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From Ted Dunning <ted.dunn...@gmail.com>
Subject Re: [MATH] Re: Pivoting QR Decomposition: Take Two!
Date Thu, 06 Oct 2011 00:28:21 GMT
+1 from me as well.  They are a lot of what makes guava so nice to use.

On Wed, Oct 5, 2011 at 5:24 PM, Greg Sterijevski <gsterijevski@gmail.com>wrote:

> What is the group's feeling on factory classes? +1 from me (obviously)
>
> On Wed, Oct 5, 2011 at 7:14 PM, Ted Dunning <ted.dunning@gmail.com> wrote:
>
> > I think that a factory style is fine.  Sadly, CM uses constructor style a
> > lot and it may be hard to change that expectation.  I suppose that the
> QRD
> > constructor can call some other factory and just delegate to the results.
> >  Looks ugly but keeps the constructor style.  If losing the constructor
> > style is allowable then the factory is a great option.
> >
> > Whether the two implementations exist in one class or two should be an
> > implementation detail that the user really doesn't see much or care
> about.
> >  No need to hide it, but absolutely no reason to put it in their face,
> > either.
> >
> > Pushing WIP code is always good.
> >
> > On Wed, Oct 5, 2011 at 5:06 PM, Greg Sterijevski <gsterijevski@gmail.com
> > >wrote:
> >
> > > I am sympathetic to this point of view [one class two algorithms-Ted's
> > > point], but it seems like a step into the C world. Could we not
> > accomplish
> > > the same through some factory method? We can have two classes, but the
> > user
> > > might only get a reference to the abstract base. The other reason is
> that
> > > the implementations are quite dissimilar. The current QRDecomposition
> > class
> > > works on the transpose of the A matrix. Luc's implementation works on
> the
> > > data matrix in the original shape. Furthermore, the solver classes
> > exhibit
> > > differences imposed by pivoting and the transpose vs non transpose
> > > difference.
> > >
> > > I am also of the mind we should keep both classes. Speed is a big
> issue,
> > > especially if one is making the case (as Luc has) that java is
> > competitive
> > > to fortran. I do think it might be a good idea to refactor (if
> possible)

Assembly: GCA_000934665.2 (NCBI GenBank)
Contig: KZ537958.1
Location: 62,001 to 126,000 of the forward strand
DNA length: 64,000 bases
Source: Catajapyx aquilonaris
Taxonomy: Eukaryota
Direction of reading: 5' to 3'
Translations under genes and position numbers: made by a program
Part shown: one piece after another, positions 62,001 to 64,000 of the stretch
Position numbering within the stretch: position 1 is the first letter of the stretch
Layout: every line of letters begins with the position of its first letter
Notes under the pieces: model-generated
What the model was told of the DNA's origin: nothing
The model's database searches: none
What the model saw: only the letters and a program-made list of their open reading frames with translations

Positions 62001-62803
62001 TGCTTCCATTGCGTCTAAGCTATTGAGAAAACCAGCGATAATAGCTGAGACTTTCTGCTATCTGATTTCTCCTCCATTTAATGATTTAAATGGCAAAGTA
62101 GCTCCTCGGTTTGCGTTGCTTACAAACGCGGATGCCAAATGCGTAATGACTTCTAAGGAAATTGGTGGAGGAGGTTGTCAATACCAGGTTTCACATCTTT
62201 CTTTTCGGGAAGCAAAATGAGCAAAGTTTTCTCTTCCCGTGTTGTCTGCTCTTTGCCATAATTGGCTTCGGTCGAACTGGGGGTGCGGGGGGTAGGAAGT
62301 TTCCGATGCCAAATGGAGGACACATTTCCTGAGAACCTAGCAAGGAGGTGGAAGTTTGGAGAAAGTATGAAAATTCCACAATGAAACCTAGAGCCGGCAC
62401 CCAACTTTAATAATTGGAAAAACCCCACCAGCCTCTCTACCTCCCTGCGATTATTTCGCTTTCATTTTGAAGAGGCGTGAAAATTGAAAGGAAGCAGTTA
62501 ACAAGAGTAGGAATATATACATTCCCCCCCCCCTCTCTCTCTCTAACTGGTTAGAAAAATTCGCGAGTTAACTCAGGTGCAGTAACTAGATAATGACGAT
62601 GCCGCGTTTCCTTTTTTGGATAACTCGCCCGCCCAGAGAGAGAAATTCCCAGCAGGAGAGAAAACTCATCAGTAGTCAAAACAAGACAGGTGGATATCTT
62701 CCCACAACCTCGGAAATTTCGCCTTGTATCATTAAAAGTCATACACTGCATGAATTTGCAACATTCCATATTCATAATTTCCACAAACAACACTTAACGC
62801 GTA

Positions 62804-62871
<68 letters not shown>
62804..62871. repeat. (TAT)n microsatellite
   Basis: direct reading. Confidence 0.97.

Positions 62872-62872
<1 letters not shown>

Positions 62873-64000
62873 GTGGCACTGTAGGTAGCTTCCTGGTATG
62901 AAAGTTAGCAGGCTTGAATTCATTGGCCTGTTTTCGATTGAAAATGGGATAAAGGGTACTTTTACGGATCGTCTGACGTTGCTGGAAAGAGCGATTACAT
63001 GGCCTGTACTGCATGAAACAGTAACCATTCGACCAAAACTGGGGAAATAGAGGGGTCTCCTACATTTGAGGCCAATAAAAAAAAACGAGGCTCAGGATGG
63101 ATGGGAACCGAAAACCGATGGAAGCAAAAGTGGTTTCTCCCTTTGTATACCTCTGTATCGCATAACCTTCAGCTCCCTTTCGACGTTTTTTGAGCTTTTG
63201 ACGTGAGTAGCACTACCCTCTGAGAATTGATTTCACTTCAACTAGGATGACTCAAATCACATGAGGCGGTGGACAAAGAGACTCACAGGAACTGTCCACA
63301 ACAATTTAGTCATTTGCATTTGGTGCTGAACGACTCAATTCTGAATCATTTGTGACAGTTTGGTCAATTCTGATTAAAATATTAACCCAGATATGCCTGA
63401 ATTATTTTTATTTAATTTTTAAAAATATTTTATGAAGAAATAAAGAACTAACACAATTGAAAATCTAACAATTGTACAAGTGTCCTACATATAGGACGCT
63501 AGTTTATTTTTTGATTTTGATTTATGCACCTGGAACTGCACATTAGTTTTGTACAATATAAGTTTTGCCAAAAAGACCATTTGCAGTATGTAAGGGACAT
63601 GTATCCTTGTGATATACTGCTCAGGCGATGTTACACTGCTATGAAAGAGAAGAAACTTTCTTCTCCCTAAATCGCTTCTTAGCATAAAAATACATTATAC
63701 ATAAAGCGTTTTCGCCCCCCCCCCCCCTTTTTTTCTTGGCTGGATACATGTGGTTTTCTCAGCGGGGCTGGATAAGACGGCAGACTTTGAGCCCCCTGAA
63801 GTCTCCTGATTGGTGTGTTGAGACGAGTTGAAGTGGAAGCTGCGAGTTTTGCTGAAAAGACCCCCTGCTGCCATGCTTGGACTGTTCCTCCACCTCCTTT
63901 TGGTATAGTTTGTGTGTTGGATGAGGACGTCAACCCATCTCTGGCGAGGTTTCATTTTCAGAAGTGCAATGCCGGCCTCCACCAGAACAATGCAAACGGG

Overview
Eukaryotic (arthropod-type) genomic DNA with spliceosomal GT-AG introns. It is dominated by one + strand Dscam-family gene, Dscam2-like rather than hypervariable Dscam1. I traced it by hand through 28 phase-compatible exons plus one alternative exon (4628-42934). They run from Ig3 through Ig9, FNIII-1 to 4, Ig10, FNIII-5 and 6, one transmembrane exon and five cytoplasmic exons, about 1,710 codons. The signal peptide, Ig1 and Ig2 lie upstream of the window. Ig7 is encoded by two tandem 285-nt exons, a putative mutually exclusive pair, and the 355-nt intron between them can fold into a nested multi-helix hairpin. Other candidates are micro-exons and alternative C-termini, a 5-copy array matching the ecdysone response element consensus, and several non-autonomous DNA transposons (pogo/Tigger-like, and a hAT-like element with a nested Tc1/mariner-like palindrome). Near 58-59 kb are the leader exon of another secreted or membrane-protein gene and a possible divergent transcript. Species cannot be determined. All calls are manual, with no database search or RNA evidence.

> > > the
> > > Marquardt class. The decomposition is identical.
> > >
> > > Does it make sense to push the code for further comments or should I
> > attach
> > > it and the tests to this email thread?
> > >
> > > -Greg
> > >
> > > On Wed, Oct 5, 2011 at 3:46 PM, Ted Dunning <ted.dunning@gmail.com>
> > wrote:
> > >
> > > > Actually, I think it really would be nicer for the user to have one
> > class
> > > > that internally decides which implementation to use.  The user
> doesn't
> > > see
> > > > this as two classes.  They see it as a single operation (QR
> > > decomposition)
> > > > that might have a little different behavior (default slow and
> > featureful,
> > > > optionally faster).
> > > >
> > > > On Wed, Oct 5, 2011 at 1:38 PM, Gilles Sadowski <
> > > > gilles@harfang.homelinux.org> wrote:
> > > >
> > > > > From what I understand, the user will know whether he needs speed
> or
> > > the
> > > > > more flexible (but less efficient) alternative.
> > > > > Thus it is fine to have two implementations in separate classes:
> The
> > > user
> > > > > instantiates the one he needs.
> > > > > We could name them "PivotingQRDecomposition" and
> > "FastQRDecomposition"
> > > in
> > > > > order to emphasize their expected usage.
> > > > > Any potentially duplicated code should go in a new
> > > > > "AbstractQRDecomposition"
> > > > > which the other two will inherit from.
> > > > >
> > > >
> > >
> >
>

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